Another major problem described by the teacher today, was the fact when the kids finish secondary school, they have no place to go. The local government does not recognize their high school degree, nor can they return back to Darfur. They are forever held in an open prison with very few options. They can work farming for three months a year and that is about it. It’s no wonder why so many ask at a young age, ‘what’s the point to secondary school?’
It’s a honor to be out here working with the partners we have on these school programs. Along with Darfur Dream Team, we are working on solutions and we appreciate all of your support. Thank you.
I have never been to Africa.
Yet what I have seen of it I will never forget.
A few months ago, I joined the i-ACT team to help manage the many hours of documentary footage the team has shot on trips to the refugee camps in Chad. I’m not sure what I expected to see when I clicked the first video clip to begin this adventure. There are, of course, many stereotypes of pitiable figures swathed in flies and filth. Was this what I would find?
The first clip I played was an aerial shot out the window of a plane – the camp from afar. It was still cold and unrelatable, this foreign land.
Then I dug in to the footage of the faces, the individuals, the refugees themselves. I was entranced by the simple beauty of the women’s scarves expertly wrapped about them and set against the ruddy landscape. I became familiar with many of the friends my teammates have made in their many trips to the camps – the teachers fighting for better salaries and better materials, the charismatic leaders championing for their people. The children are vibrant, and in their eyes they possess hope, resilience, aspiration, and joy. They want nothing more than what we all want: a better life, safety, opportunity – and most of all, the right to pursue these things for themselves. I found myself moved to tears by the simple things I never knew; the things I never give a second thought to in my own life.
There is a beauty to this tragic tale. I do not mean to romanticize it, for their lives are not pretty. Food, medical care, and school books are in short supply. Families have been brutally ripped apart. Yet the human spirit endures. It is evident in their eyes.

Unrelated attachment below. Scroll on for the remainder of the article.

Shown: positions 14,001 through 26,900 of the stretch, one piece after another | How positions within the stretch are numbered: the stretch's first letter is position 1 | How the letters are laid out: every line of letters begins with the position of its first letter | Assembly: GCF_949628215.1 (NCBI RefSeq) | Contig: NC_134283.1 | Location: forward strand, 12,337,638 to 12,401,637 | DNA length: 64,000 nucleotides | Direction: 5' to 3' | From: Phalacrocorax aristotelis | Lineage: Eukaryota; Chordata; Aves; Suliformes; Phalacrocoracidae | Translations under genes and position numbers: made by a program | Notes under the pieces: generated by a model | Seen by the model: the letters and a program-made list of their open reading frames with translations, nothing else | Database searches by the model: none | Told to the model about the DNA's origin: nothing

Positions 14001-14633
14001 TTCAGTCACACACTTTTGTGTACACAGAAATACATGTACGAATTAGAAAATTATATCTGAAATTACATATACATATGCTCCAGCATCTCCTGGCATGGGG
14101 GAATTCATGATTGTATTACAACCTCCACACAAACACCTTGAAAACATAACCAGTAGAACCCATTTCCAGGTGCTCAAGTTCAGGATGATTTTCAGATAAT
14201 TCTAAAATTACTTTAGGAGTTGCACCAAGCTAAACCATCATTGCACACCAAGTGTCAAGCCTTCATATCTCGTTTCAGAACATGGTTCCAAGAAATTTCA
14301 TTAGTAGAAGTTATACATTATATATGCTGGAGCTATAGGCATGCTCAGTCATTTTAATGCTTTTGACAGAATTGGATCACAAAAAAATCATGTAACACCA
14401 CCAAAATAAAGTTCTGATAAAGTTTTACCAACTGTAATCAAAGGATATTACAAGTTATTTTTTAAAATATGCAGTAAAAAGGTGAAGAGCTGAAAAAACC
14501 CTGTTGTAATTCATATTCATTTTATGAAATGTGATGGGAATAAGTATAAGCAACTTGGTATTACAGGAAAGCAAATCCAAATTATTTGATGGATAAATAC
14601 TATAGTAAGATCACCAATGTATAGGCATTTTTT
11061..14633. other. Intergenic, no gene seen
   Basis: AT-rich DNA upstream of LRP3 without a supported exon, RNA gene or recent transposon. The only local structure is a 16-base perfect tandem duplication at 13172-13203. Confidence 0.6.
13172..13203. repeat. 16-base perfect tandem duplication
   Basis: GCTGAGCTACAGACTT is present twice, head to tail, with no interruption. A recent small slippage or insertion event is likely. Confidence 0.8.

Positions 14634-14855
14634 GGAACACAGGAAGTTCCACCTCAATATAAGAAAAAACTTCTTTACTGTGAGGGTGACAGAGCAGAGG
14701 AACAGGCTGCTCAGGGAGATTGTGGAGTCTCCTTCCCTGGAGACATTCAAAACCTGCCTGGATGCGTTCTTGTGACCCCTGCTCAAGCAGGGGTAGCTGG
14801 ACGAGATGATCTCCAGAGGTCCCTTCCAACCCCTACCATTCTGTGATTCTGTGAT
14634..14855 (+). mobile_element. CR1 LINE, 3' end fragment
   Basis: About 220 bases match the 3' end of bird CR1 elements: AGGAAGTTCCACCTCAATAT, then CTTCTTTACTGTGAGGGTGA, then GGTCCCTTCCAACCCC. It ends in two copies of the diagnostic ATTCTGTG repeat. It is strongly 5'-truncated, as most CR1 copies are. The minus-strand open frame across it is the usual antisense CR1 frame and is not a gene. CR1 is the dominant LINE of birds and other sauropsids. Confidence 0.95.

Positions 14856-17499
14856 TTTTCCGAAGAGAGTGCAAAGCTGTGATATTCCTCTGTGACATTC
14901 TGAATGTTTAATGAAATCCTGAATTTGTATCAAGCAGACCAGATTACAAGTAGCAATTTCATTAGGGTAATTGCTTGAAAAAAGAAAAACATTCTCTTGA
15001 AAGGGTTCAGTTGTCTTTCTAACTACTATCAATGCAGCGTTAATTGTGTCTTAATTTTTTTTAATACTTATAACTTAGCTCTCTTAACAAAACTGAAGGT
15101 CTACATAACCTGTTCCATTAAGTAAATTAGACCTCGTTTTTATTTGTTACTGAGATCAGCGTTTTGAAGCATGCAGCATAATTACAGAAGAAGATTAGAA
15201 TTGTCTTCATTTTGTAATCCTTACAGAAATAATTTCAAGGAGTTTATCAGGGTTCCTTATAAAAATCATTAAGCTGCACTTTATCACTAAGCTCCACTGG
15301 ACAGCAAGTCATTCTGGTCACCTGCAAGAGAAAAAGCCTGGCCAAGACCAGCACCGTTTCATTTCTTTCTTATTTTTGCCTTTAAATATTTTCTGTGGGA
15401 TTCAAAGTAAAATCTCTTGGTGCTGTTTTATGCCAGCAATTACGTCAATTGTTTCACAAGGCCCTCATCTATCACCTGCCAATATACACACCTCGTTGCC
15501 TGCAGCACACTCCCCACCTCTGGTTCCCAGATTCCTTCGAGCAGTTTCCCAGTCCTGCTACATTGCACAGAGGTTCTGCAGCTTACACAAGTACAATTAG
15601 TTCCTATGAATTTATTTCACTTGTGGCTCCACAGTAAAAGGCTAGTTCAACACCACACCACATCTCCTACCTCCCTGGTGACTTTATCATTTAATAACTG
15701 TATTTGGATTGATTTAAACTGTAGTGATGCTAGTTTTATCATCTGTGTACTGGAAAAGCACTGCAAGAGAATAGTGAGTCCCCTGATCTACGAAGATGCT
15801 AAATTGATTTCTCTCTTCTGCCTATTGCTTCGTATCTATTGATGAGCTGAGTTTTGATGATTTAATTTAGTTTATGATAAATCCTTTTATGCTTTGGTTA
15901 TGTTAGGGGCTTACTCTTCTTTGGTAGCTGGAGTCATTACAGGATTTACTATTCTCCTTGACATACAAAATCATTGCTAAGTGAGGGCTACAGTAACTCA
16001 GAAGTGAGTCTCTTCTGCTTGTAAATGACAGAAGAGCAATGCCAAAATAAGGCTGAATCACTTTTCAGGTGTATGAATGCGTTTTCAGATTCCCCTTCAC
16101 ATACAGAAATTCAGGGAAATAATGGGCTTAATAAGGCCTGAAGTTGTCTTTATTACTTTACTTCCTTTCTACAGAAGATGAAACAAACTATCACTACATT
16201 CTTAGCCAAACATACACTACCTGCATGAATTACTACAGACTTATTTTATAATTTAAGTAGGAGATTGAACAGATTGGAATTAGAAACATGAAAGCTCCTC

As I work with my teammates to help share the stories of the Darfuri refugees – I am reminded that each of us on earth are the collective authors of the story of humanity. We owe it to one another to write the best ending possible.
Jordan Rae Lake
Not many people could be seen walking around the camp. The temperature was above 100 degrees, and it does not make sense to be out being pounded by a sun that is so much brighter than where I live, sunny Southern California. It was good to back at Camp Djabal, where we have so many friends.
We talked education and politics with Abdulaziz and Sulieman, had a meeting with camp leaders from all the different blocks, visited the secondary school and spoke with the students as we distributed some of the Kindles, and we worked on the computers and system that make up Commkit.
Ali, Kung Fu Ali, found us at the end of our visit to the camp, and he was happy and polite, as usual. Ali is one of those kids that it just feels good to have around you. He has a good vibe, even in crushing heat.
Sometime after 3:00pm, activity and color exploded around a water station. Women, girls, and some boys came with their containers to collect water. Sulieman repeated what we had heard at the Governor’s place. Water starts to become a big issue these months. They have to dig deeper and deeper to find it, and the local population and the refugee population must make do with whatever is available, until the rainy season sometime in the Summer.
The leaders and teachers talked about the need for preschools. Our friends told us that Gration is bad for Darfur and should not be the Ambassador to Kenya. Many told us that the Sister Schools Program is making a positive impact in the camp. Ali told us, with his huge Ali smile, that he is in 7th grade, then goes to 8th, and then to secondary school! It was a good, albeit hot, day in Djabal, and I’m happy to be going back tomorrow. Many more friends to see and lots to do and talk about.